My Parent’s Family Trees
Let’s talk about family tree rings. Which are dates or decades in the Family Tree Top designs. The circular radial design for the Family Tree Tops view of our genealogical trees has room to show names of family members, spouses and children on the branches of the tree. Their birth date sets the position along that branch.
Here are my most up to date Frecker (paternal) and Flood (maternal) family trees. My objective is to show my children where they fit in our family and who their great grandparents and great aunts and uncles began.
My Maternal Family Tree
This is my genealogical tree from my mother’s side. She was raised in Chicago but her father came from Westmeath, Ireland. I’m working on descendents of my uncles and aunt to fill out the tree. My DNA test should help find many of my cousins. The pattern I created for the border is a tree symbol carved in stone that was photographed in Belfast. The background are Sessile Oak leaves, the national tree of Ireland.
My Paternal Family Tree
There are more Freckers than Floods in my family tree. My father was born in Pontiac, Michigan and many of the Freckers now live in Ohio. My dad moved to Arizona with his mom (Marguerite Nickerson), and his father (William Frecker). Dad met my mother (Mary Agnes Flood) in Tucson, where she had moved from Chicago for health reasons (dry air). Because my father’s family is from Germany, I chose the German style Herta Breit children artwork. Herta Breit is an artist from Vienna, Austria and we have this lithograph in our house. The background of the family tree is a leaf pattern from a fabric image I found on Wikimedia Commons.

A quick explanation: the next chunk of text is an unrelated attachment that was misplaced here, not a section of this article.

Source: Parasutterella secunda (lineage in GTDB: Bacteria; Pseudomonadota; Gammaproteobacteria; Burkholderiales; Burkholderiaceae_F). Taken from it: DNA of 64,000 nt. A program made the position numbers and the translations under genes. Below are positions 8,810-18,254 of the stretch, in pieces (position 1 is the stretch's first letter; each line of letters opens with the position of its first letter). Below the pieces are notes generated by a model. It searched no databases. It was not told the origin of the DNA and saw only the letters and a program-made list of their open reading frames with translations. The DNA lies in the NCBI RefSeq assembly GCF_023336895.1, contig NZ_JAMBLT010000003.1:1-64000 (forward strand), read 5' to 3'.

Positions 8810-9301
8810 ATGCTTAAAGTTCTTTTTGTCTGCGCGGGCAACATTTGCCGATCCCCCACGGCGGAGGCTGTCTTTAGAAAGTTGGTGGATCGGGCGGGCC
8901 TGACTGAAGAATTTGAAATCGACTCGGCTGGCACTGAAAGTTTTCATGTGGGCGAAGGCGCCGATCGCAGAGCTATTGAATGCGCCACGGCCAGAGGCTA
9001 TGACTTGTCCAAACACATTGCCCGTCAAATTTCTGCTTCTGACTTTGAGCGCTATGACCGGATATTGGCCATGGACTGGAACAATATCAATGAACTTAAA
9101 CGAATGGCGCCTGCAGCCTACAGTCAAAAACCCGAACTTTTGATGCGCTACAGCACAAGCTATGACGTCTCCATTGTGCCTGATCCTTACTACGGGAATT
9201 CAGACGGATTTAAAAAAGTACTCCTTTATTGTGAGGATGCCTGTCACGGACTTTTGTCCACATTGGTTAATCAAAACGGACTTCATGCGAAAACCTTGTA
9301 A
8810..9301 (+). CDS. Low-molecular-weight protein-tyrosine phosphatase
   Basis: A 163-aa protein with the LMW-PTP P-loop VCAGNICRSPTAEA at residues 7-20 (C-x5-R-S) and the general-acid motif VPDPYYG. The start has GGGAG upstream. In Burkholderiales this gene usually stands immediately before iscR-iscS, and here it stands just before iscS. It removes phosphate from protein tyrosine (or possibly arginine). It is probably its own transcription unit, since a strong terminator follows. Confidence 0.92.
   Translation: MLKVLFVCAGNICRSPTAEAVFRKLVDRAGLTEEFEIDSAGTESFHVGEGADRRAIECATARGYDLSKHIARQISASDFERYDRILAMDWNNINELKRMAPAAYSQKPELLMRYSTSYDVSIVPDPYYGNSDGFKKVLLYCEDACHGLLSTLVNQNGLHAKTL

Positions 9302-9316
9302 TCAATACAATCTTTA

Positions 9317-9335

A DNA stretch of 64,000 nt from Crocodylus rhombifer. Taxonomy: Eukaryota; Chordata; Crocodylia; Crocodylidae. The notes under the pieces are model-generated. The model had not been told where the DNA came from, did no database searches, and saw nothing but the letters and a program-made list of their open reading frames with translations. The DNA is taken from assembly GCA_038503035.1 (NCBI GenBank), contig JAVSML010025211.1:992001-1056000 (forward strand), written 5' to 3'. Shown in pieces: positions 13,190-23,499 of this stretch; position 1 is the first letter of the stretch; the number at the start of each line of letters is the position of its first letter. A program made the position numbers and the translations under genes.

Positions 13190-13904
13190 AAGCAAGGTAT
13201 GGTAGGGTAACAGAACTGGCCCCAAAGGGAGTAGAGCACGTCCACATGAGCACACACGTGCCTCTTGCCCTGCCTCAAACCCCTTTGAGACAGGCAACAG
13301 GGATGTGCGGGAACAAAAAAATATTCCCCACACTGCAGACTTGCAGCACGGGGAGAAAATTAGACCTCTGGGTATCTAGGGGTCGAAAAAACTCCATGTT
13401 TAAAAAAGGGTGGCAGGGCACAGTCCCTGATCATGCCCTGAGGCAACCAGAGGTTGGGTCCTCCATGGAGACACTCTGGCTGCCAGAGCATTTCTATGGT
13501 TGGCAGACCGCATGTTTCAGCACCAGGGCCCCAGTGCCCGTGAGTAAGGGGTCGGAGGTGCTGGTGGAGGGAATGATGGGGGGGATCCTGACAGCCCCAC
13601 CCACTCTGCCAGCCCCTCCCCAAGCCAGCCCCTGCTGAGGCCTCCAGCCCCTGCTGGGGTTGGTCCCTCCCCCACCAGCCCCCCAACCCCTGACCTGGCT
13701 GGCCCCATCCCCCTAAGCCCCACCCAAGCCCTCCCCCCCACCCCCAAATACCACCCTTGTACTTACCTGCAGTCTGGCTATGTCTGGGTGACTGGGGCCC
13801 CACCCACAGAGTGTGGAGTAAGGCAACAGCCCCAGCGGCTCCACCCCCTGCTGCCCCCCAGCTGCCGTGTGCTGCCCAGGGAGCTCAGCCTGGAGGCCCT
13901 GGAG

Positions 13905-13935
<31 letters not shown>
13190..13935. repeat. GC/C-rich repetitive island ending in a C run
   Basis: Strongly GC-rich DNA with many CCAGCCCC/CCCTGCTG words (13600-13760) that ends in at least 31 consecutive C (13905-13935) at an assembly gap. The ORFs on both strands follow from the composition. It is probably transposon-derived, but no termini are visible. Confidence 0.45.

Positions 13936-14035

The Henry George Frecker (my great grandfather) family has done well as you can see above. It is interesting how this method works, both representing and taking on the dendritic form of a tree and actual look of branches as seen from the top. See the full listing at Etsy.
So, here’s an interesting part of this unique Family Tree Tops top-down graphic layout. By keeping a similar geometric design, the two family trees can be overlaid. For my maternal and paternal trees, I kept the time scale at 20 years per inch and the same beginning date of 1880. Our living trees move forward in time, not back. They are living trees because we show everyone, living and past, since your great grandparents. The twenty-year scale was possible because my families aren’t that large. Each fits on an 18″ x 18″ canvas. What happens for big families? See The Challenges of Large Families blog on our website.
By laying the two trees side by side and sliding them together to overlap, I was able to see the genealogical intersections of my generation. In 1960, I was a child with two brothers and several first cousins. Follow the heavy dashed black line from me on the left running through 1960 past all the young cousins on my fathers side. At the intersection of 1960 from my paternal tree with my maternal tree, the curve connects to the 1960 circle on my mothers side. There, I can see those contemporary cousins, their parents, and their children.
The Confluence of Current Time
That intersection or overlap of generations is interesting to think about. The pattern created by the circular scale of years is where our logo originates. See it in the middle between the two trees? Just like branches overlapping when trees grow together, our family tree history overlaps between husband and wife, mother and father. As with the black line above, my children can follow their generation of 2000 around the circle to mom or dads side and find cousins, aunts and uncles along the way.
You can read more about The Confluence of Current Time on this post.
Please call me at 4029437516. Let’s make some artwork together!